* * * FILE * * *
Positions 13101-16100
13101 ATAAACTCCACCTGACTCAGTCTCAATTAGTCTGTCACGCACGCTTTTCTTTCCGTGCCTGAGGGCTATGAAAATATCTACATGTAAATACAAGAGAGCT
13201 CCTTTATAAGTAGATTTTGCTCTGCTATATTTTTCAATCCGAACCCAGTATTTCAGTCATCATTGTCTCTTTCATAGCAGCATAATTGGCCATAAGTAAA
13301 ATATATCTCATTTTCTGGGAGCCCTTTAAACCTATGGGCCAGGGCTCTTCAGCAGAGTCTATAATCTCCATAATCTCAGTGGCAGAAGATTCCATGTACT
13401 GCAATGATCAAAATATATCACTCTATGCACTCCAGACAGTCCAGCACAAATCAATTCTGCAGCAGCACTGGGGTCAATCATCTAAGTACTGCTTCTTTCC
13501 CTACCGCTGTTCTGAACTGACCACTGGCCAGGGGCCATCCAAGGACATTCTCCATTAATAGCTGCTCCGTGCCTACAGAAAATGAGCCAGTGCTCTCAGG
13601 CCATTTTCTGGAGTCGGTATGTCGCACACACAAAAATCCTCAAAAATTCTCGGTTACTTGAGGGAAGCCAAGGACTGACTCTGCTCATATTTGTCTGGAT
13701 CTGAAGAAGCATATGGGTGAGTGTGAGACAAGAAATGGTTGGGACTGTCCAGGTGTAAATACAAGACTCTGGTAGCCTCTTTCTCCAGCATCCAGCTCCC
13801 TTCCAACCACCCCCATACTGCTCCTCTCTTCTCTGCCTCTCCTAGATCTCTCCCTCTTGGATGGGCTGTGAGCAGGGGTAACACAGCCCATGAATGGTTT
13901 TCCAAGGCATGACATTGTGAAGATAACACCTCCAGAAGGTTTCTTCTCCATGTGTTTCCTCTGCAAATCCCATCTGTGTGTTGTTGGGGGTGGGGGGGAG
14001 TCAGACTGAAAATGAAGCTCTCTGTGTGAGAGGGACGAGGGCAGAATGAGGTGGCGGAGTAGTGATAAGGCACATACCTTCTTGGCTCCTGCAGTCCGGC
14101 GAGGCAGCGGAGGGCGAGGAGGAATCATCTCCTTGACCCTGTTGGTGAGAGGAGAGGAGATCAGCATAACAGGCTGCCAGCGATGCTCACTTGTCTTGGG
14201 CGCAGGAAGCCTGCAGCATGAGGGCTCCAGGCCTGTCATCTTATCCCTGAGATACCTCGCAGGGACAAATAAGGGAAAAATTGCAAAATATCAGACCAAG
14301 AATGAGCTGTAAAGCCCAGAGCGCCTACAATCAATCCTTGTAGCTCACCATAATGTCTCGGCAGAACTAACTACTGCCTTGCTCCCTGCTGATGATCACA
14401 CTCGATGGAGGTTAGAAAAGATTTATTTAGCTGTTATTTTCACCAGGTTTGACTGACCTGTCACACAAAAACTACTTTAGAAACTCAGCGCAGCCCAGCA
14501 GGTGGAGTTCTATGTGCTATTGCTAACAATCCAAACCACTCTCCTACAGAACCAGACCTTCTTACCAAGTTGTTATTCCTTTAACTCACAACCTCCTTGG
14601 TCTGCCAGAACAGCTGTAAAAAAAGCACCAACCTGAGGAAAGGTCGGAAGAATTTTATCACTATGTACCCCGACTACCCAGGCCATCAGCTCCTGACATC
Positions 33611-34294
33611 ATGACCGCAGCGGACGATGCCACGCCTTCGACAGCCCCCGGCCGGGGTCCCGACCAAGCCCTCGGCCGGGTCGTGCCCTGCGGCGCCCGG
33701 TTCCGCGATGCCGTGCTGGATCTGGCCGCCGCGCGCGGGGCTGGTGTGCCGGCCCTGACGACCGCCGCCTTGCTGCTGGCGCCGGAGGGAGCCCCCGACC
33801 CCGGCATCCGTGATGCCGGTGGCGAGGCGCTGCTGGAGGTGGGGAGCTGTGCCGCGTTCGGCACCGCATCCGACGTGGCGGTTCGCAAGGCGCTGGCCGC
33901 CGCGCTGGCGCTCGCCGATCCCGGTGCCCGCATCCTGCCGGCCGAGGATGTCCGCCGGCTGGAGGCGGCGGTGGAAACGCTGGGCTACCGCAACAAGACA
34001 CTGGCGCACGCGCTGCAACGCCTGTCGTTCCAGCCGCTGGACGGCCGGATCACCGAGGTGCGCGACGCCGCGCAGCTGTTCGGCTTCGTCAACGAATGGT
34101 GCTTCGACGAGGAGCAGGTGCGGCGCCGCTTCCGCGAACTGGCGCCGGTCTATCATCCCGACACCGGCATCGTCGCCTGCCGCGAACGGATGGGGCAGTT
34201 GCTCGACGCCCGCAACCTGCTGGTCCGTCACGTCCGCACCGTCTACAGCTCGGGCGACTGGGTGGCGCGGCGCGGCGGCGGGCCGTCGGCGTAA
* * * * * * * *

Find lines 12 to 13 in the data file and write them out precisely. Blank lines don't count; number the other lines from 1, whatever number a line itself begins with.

14101 GAGGCAGCGGAGGGCGAGGAGGAATCATCTCCTTGACCCTGTTGGTGAGAGGAGAGGAGATCAGCATAACAGGCTGCCAGCGATGCTCACTTGTCTTGGG
14201 CGCAGGAAGCCTGCAGCATGAGGGCTCCAGGCCTGTCATCTTATCCCTGAGATACCTCGCAGGGACAAATAAGGGAAAAATTGCAAAATATCAGACCAAG